CON­VER­SA­TIONS ABOUT RACE IN QUEEN ANNE’S COUNTY

Record Observer - - Opinion - By MARY WIL­SON LEVENTHAL

Con­ver­sa­tions about race be­gan in earnest in Queen Anne’s County with the gath­er­ing of about 60 county cit­i­zens over sup­per at the Kramer Cen­ter in late June. Groups of six or eight di­verse peo­ple spoke so­cia­bly at each ta­ble about their lived ex­pe­ri­ences with race. Vi­o­lence across our na­tion trig­gered a will­ing­ness to talk about a topic of­ten left un­touched.

As this first step in coura­geous con­ver­sa­tions be­gan, many re­al­ized that more talk among neigh­bors and col­leagues who are dif­fer­ent from one an­other would strengthen our com­mu­nity. Oth­ers re­marked on the vi­tal­ity of pur­pose of­fered when the knowl­edge we share is ev­i­dence-based.

One such strand of knowl­edge is the “school-to-prison pipe­line,” a phe­nom­e­non ev­i­dent across Amer­ica. Here is where the work of our teach­ers and po­lice­men in­ter­sect as com­mu­nity lead­ers who seek to build a strong, in­te­grated so­ci­ety.

When sta­tis­tics showed that the num­ber of stu­dents who failed to mas­ter read­ing and had be­hav­ior prob­lems in grade 3 cor­re­lated with the num­ber of those who would be im­pris­oned as young adults, ed­u­ca­tors and po­lice­men took spe­cial note. More at­ten­tion grew as the body of ev­i­dence fur­ther connected how sus­pen­sion from school for mis­be­hav­ior was the num­ber-one pre­dic­tor of chil­dren who drop out of school and have a greater like­li­hood of un­em­ploy­ment and im­pris­on­ment.

Sen­a­tor Richard Durbin, D-Ill., held the first fed­eral hear­ing on the school-to-prison pipe­line in 2013 to ad­dress poli­cies that fa­vored in­car­cer­a­tion over ed­u­ca­tion. Zero tol­er­ance poli­cies for stu­dent mis­be­hav­ior were not work­ing. Data showed sus­pen­sions had dou­bled from the level of the 1970s and sus­pen­sions were not help­ing stu­dents. In 2010, more than 3 mil­lion stu­dents were sus­pended from school. Mis­be­hav­ior was re­warded with time off from school.

The hear­ing also brought at­ten­tion to the fact that Black stu­dents are sus­pended and ex­pelled at a rate three times greater than Cau­casian stu­dents. At the Na­tional Ed­u­ca­tion As­so­ci­a­tion’s Black Cau­cus, cau­cus chair­man Jac­qui Gread­ing­ton ad­vised that bias starts early. “Black chil­dren rep­re­sent 18 per­cent of pre-school chil­dren, but ac­count for 48 per­cent of pre-school sus­pen­sions — yes, we’re talk­ing about 4-year-olds.”

In fact, nearly one in three Black men will spend time in U.S. pris­ons. By 2014, the U.S. Depart­ment of Jus­tice or­dered school dis­tricts to re­spond to mis­be­hav­ior with non-dis­crim­i­na­tion and fair­ness. Ed­u­ca­tors de­voted more en­ergy to im­ple­ment­ing cul­tur­ally re­spon­sive teach­ing prac­tices that com­bat “cul­tural deficit think­ing.” Teach­ers were asked to re­new their com­mit­ment to greater self-aware­ness of their own so­cio­cul­tural ex­pec­ta­tions, be­liefs, and val­ues that in­flu­ence stu­dent achieve­ment.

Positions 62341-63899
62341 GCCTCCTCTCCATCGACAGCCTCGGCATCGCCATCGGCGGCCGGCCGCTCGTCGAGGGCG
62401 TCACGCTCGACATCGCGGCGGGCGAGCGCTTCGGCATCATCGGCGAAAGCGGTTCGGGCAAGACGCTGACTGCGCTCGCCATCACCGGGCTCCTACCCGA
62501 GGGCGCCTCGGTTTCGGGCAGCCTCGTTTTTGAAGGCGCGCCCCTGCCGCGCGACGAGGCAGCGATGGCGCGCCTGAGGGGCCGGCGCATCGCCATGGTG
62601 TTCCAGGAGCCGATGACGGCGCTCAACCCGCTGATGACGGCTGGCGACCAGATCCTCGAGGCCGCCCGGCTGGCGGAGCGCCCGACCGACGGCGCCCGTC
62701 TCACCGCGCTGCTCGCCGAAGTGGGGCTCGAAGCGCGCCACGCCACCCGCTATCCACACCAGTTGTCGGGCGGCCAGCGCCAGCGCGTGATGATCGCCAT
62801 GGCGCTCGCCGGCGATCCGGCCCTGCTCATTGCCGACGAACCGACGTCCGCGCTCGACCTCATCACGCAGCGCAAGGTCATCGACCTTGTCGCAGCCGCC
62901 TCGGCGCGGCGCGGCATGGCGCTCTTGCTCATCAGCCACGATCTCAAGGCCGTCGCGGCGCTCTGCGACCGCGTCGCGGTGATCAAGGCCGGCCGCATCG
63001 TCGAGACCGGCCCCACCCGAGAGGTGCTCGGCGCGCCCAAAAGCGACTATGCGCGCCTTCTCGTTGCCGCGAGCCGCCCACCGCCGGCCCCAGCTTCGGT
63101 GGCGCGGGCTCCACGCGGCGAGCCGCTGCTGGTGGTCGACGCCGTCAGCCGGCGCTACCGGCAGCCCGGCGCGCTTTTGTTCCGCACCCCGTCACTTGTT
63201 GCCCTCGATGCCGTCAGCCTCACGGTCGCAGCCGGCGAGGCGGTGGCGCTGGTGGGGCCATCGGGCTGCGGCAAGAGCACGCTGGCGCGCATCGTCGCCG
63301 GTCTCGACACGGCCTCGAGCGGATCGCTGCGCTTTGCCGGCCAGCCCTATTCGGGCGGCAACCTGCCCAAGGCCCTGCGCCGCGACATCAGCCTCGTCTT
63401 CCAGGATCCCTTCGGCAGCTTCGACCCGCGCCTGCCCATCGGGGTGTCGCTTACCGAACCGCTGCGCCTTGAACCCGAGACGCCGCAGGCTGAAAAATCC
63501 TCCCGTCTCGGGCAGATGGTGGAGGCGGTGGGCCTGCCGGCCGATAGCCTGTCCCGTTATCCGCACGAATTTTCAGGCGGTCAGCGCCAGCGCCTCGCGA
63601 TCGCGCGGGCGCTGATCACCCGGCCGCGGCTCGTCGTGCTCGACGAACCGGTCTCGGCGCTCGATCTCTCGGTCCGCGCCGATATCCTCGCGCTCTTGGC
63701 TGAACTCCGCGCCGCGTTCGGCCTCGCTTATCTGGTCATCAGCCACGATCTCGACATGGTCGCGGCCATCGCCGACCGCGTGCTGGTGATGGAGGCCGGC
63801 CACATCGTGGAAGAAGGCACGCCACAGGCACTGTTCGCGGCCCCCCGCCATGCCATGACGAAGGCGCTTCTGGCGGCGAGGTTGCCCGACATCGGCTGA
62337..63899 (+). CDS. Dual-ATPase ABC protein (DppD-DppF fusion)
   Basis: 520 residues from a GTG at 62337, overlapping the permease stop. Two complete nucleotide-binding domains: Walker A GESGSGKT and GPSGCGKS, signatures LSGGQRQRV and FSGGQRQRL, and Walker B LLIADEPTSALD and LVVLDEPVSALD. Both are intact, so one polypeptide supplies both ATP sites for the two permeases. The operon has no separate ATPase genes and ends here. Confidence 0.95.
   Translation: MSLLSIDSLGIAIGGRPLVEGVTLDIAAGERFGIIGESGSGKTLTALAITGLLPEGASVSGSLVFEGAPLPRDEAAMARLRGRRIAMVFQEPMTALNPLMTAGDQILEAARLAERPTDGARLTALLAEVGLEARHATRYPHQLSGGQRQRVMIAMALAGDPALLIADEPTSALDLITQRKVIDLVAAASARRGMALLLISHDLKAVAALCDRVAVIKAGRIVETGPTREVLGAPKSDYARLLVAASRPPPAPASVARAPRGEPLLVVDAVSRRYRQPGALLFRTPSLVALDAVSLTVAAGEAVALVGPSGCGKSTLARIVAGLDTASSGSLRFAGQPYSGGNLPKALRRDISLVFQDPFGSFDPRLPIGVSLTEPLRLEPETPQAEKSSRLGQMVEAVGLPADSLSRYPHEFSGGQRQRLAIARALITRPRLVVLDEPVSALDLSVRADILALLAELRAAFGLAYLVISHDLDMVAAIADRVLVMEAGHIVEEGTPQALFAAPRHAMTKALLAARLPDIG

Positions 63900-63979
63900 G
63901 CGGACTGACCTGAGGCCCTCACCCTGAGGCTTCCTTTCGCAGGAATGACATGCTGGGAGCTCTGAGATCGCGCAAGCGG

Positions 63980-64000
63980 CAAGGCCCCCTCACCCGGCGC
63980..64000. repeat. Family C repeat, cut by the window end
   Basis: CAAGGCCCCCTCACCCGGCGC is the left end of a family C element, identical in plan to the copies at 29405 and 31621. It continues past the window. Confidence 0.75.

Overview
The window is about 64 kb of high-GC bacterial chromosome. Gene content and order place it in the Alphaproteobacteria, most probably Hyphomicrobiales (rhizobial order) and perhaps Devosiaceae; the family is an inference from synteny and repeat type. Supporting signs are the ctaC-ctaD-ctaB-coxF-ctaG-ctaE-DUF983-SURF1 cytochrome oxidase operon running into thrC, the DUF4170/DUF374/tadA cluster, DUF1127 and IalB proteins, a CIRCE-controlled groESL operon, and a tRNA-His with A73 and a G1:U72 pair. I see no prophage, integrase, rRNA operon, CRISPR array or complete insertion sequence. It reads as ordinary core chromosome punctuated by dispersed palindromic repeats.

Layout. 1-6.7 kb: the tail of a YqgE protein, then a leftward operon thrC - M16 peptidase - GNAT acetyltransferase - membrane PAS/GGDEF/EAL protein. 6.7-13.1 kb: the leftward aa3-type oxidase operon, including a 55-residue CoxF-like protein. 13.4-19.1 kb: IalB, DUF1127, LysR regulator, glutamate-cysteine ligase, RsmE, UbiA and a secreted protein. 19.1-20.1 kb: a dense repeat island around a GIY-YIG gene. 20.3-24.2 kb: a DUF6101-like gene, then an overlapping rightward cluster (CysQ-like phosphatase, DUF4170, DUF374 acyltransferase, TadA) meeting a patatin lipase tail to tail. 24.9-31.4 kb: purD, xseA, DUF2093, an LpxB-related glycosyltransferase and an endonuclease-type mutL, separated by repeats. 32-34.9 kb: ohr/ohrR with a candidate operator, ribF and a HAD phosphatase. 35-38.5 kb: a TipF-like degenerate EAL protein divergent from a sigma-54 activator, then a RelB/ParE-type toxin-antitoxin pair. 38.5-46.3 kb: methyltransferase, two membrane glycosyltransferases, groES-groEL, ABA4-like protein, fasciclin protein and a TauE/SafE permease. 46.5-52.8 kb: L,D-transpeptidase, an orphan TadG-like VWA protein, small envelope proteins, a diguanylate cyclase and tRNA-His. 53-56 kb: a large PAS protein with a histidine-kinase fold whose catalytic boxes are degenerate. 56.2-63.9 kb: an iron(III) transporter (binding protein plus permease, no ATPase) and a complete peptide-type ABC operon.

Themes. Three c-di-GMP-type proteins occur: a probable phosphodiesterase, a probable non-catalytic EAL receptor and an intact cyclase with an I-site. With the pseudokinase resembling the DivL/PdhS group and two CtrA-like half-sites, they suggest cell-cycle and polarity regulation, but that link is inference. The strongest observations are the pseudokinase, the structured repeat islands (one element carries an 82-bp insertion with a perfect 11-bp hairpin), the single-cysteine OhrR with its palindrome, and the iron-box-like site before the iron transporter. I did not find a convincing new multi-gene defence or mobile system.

At the same time, “restora­tive prac­tices,” de­rived from ef­fec­tive ways to re­ha­bil­i­tate pris­on­ers have be­come in­creas­ingly pop­u­lar in schools. The Restora­tive Jus­tice pro­gram in schools moves away from pun­ish­ment. The fo­cus is on restoring a sense of well-be­ing for the stu­dent and teacher who have been af­fected by a hurt­ful act. It is a way for teach­ers to work through the root of dis­ci­plinary is­sues by build­ing strong, pro­duc­tive re­la­tion­ships with all stu­dents of all so­cio­cul­tural back­grounds.

This is es­pe­cially im­por­tant given that about 80 per­cent of all U.S. pub­lic school teach­ers are Cau­casian, un­like the di­ver­sity of to­day’s stu­dent body. When teach­ers pay par­tic­u­lar at­ten­tion to the feel­ings of stu­dents, they em­brace the op­por­tu­nity to gain in­sight on how stu­dents feel per­son­ally about events that in­flu­ence learn­ing.

In Queen Anne’s County, when lead­er­ship of the Mul­ti­cul­tural Pro­fi­ciency Com­mit­tee has worked to bring cit­i­zens to­gether to talk about race, they are ask­ing for more than an emo­tional ex­change of ex­pe­ri­ences. Mean­ing­ful con­ver­sa­tions about race en­cour­age per­sonal in­ter­ac­tion and com­mu­nity build­ing. Coura­geous con­ver­sa­tions help to build pos­i­tive re­la­tion­ships that go on to build a brighter fu­ture for all of the chil­dren in our county.

DR. MARY WIL­SON LEVENTHAL

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